When the saints fail, the sinners step up.
Cruel gods rule the steam-powered city of Chime, demanding worship and tribute from their mortal subjects. Kayl lost her faith in them long ago, and now seeks to protect vulnerable and downtrodden mortals from their gods’ whims. But when Kayl discovers powers that she didn’t know she had—and destroys a mortal’s soul by accident—she becomes Chime’s most wanted.
Quen’s job was to pursue sinners, until the visions started. Haunted by foreboding images of his beloved city’s destruction, Quen hunts soul-sucking creatures made of aether who prey on its citizens—and Kayl is his number one target.
To ensure Chime’s future, Kayl and Quen must discover the truth of Kayl’s divine abilities before the gods take matters into their own hands.
For a city that bows to cruel gods, it’ll take godless heathens to save it.
The Thirteenth Hour is the first book in The Cruel Gods series—a gaslamp fantasy featuring magical portals, gothic cosmic deities, quaint Britishisms, and steampunk vibes. This is an adult book containing strong language and mature themes that some readers may find disturbing. For a full list of content warnings, visit Trudie Skies’s website.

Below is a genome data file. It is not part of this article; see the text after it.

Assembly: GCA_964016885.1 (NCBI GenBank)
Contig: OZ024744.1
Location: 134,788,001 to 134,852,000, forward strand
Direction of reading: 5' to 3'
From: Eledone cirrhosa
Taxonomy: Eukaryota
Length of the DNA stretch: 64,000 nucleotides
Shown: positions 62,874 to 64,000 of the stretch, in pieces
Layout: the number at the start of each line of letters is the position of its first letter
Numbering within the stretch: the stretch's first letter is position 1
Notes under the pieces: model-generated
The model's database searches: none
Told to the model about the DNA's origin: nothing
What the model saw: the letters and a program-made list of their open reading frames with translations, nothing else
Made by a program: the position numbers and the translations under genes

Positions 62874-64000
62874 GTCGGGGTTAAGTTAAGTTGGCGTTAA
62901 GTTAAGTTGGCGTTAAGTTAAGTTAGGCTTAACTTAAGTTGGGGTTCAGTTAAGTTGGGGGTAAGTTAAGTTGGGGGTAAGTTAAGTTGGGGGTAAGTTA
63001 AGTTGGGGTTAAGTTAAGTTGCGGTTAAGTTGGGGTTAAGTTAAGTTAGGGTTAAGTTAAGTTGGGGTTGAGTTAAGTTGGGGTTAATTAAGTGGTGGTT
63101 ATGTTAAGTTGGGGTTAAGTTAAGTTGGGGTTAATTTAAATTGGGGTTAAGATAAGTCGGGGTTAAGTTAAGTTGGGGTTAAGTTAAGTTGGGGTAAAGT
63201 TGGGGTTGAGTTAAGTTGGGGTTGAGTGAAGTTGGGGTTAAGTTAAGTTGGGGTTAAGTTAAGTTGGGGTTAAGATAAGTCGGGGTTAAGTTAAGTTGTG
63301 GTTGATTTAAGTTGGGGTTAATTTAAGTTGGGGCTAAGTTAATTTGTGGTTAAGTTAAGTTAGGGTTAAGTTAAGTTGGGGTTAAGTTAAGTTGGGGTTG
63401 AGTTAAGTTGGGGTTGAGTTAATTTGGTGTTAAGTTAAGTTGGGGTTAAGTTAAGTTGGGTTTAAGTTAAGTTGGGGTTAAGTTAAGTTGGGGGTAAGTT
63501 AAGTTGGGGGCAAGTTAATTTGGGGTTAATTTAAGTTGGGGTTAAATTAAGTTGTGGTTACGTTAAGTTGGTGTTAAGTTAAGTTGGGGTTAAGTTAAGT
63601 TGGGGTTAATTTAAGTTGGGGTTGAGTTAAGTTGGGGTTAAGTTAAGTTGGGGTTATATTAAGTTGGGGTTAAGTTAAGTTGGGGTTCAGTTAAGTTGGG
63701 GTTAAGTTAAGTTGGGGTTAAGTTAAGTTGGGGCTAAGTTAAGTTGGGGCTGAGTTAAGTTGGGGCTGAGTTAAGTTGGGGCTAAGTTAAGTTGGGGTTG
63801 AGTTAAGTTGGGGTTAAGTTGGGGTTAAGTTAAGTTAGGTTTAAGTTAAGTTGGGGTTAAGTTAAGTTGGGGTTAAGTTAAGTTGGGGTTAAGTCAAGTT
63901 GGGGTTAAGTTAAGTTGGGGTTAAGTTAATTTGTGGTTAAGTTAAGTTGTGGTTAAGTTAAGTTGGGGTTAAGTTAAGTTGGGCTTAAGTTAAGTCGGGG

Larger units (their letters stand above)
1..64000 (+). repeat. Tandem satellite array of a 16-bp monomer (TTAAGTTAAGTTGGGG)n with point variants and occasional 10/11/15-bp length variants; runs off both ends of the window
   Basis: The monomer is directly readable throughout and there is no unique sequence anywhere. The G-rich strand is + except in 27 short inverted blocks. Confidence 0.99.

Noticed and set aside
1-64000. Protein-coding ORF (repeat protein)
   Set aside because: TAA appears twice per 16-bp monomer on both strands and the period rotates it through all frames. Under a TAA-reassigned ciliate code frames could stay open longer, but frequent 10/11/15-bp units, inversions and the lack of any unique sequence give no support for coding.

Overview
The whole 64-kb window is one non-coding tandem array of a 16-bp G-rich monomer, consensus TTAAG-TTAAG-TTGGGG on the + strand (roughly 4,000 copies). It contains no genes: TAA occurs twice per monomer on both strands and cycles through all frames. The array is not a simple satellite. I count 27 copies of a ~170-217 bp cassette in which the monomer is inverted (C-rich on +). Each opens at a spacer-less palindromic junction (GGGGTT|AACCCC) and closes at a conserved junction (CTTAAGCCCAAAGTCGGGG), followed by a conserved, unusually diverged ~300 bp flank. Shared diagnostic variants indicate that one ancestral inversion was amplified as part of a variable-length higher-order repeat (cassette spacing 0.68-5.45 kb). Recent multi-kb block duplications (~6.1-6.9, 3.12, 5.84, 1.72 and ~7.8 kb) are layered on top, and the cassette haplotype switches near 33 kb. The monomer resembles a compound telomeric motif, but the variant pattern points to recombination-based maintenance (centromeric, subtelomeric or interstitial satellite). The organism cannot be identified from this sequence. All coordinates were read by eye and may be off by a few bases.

Trudie Skies has been living inside fantasy worlds ever since she discovered that reality doesn’t quite live up to the hype. Through the magic of books, she wishes to share these worlds of hope and heroes with other weary souls. Living in North East England, Trudie spends most of her free time daydreaming about clouds, devouring whatever fantasy books or video games she can get her hands on, and chasing after her troublesome dogs, who would like to reassure you they are very good boys.
Her debut YA fantasy series, Sand Dancer, was published through Uproar Books. Trudie is now writing adult gaslamp fantasy with her new series, The Cruel Gods.
My thoughts: this was an interesting new fantasy, I liked the way all the different races had unique abilities and Kayl’s gift of being able to become each one. It got a bit convoluted as there were lots of parts to the plot and the evil schemes Quen and Kayl uncovered. I wanted to know more about the Godless and their histories, and less about Quen’s deeply weird relationship with Eli.
The premise of the different gods’ domains and the magical clock face that allows entry was really clever and I think it was utilised well when things started to fall apart and Chime began to give into chaos. There were echoes of various world myths, for example the gods rising up against their Titan parents (Ancient Greece) and the way the gods meddle directly in mortal lives, which was interesting.
*I was kindly gifted a copy of this book in exchange for taking part in the blog tour but all opinions remain my own.